Review: Over the last two years, Brighton-based Black Key Records has proved a reliable source of high-grade deep house. Proper deep house, too - the kind you can get lost in while dancing like a lunatic at four in the morning. This EP features three more reasons to be cheerful. There's the tumbling electronics, tipsy chords, moody atmospherics and clattering drum machine rhythms of Ethyl & Flori's "Technology Pavilion", the deep, dubby and delightfully spacious groovery of BLM's "Tough Times", and the multicoloured boogie synths and filter-heavy rhythms of Pawas' liquid house gem "Nokickfunk". All three tracks are strong in their own right, making this one very tempting EP.
Review: Arguably the most recognisable of Panorama Bar's resident DJs, Steffi follows Cassy, Tama Sumo, Prosumer and Nick Hoppner in cooking up the fifth batch of tracks to make the Panorama Bar mix series. Exclusive material comes from Big Strick, Fred P, Dexter, Juju & Jordash and Steffi herself, while other house cuts come from former drum and bass staples Endian (Commix) and Trevino (Marcus Intalex). Other veterans to feature in the mix include DJ Skull with his original '93 pressing "Don't Stop The Beat", while Steven Tang's Obsolete Music Technology chips in with "Latency". Newer sounds come from Fear Of Flying's BLM, US-based deep house producer Chris Mitchell, DJ Fett Burger and Will Martin collaboration with John Barera; one half of Boston outfit B-Tracks.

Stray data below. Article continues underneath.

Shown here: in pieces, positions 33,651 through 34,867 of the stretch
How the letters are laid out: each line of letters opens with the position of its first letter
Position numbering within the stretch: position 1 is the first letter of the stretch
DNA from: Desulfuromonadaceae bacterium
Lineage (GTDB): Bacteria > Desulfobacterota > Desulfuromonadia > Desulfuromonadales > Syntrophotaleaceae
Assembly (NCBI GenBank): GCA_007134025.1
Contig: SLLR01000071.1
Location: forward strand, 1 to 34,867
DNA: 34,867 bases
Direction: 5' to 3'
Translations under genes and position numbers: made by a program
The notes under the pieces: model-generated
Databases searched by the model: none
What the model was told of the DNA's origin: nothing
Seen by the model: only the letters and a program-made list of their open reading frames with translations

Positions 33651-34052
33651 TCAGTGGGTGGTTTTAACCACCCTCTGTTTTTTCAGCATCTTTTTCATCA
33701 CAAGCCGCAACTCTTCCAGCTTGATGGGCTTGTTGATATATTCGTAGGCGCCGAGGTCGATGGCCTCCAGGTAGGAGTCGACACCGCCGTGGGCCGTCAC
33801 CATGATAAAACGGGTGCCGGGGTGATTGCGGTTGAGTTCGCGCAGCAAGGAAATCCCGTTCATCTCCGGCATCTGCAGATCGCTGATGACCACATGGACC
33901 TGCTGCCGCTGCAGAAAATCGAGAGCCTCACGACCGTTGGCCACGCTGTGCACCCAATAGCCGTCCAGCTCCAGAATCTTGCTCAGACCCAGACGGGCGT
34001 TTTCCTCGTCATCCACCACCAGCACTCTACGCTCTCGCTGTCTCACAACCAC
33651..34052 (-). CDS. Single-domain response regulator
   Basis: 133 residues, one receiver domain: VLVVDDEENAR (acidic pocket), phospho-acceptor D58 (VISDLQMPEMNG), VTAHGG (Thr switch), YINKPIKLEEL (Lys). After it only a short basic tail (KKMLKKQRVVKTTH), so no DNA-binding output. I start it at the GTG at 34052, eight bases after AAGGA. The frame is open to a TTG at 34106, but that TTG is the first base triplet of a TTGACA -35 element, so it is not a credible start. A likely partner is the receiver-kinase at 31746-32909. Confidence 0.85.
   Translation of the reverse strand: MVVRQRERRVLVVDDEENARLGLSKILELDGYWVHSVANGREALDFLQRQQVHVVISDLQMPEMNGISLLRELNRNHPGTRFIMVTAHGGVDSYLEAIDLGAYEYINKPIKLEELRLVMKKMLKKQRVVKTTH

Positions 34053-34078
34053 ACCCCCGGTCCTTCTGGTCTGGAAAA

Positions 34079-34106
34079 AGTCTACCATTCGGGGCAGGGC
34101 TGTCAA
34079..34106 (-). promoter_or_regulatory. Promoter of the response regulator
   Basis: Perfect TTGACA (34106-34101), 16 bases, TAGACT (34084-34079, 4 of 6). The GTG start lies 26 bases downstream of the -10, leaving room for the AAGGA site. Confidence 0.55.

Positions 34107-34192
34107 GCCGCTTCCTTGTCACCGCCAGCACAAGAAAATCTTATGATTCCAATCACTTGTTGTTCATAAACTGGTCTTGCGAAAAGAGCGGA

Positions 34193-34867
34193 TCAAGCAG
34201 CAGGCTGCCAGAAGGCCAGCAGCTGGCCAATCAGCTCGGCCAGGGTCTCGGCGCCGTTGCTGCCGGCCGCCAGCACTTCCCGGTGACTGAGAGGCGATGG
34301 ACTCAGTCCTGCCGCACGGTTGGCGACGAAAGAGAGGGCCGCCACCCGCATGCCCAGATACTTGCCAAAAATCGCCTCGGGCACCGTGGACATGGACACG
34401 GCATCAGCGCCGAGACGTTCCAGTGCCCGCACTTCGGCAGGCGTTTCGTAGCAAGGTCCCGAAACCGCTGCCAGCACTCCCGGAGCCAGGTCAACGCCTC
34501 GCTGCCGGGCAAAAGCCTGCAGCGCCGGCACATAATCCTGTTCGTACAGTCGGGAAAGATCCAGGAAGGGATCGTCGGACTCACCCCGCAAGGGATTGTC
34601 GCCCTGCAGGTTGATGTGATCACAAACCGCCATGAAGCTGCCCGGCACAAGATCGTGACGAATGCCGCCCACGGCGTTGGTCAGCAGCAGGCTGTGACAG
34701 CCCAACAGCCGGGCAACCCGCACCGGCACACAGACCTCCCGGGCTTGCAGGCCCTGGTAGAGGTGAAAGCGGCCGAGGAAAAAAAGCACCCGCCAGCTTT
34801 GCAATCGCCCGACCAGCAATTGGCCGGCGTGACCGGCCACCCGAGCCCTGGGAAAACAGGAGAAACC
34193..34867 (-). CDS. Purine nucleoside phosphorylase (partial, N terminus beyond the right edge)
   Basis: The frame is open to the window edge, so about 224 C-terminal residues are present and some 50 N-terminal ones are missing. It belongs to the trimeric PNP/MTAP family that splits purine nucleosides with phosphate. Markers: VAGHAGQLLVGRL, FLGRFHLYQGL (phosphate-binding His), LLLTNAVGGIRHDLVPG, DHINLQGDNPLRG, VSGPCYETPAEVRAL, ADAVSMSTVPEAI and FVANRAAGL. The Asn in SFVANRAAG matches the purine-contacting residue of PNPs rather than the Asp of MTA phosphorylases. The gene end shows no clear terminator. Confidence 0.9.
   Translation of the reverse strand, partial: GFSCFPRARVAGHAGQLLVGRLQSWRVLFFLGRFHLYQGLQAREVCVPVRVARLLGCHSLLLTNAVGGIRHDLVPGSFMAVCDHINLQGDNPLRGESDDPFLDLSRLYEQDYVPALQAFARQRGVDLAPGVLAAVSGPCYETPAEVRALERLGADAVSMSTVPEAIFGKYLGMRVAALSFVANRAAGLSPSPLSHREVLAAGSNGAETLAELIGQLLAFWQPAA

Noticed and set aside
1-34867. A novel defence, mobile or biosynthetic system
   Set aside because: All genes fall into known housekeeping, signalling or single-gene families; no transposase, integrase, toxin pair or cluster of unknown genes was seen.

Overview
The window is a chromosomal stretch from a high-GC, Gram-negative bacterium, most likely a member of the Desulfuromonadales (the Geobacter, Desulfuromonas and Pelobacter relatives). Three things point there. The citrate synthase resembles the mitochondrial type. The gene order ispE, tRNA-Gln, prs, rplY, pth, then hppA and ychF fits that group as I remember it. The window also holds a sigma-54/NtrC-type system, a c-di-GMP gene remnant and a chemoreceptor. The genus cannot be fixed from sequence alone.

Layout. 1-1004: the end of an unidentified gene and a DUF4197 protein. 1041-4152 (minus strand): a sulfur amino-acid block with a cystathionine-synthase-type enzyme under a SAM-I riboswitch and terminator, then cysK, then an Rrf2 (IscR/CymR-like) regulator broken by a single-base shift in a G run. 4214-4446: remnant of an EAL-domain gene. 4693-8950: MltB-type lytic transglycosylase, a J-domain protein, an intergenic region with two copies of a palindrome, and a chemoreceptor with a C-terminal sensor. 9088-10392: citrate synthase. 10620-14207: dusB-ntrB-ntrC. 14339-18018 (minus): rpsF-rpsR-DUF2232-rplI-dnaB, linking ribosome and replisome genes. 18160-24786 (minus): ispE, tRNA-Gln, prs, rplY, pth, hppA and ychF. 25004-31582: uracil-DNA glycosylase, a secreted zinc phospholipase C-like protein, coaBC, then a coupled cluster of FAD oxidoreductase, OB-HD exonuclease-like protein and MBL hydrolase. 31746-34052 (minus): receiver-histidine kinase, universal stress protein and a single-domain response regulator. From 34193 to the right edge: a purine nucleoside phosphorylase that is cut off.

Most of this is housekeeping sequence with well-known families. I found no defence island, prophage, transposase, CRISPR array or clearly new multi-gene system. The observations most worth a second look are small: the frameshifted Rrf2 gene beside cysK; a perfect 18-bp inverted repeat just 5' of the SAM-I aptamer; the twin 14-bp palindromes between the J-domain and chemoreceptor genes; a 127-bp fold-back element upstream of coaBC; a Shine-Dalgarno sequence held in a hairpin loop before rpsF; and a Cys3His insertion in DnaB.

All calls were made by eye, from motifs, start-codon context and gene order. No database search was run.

Review: The UK-based label Fear Of Flying presents a second volume of some of the label's finest remixes, with reworks provided by some heavyweight names. Highlights include Cally Vinyl's remix of BLM & Pawas' "Online", sharpening the focus of the slightly foggier original, Christopher Rau's remix of Drake & Griffiths' "The Devil's Eyes", putting its rhythm through a series of tumbling filters and smooth Rhodes melodies, Jens Bond's remix of Leif's "Commonplace", which adds booming toms and dry stabs to the funkier original, and Andromatt 300's remix of DadaBleep's "Ghipwe", coiling it's bleeps and bass into a tightly would spring, exploding with snatches of melody.
Review: Kevin Griffiths is a wag. Having previously decided to press up just 100 copies of his latest Tsuba Limited compilation, he then had the masterstroke of calling it One Per Customer. Now it's available digitally the joke is slightly less amusing, but it's still a bit of a belter. Made up of previously vinyl-only jams (Italo Johnson's rather fine remix of Spencer Parker's "Show Him You're The One" being the most obvious example) and a smattering of new cuts (including a bassy chunk of low-slung basement house from Milton Jackson and a near Balearic rush of eyes-shut goodness from Rio Padice) this compilation comes highly recommended.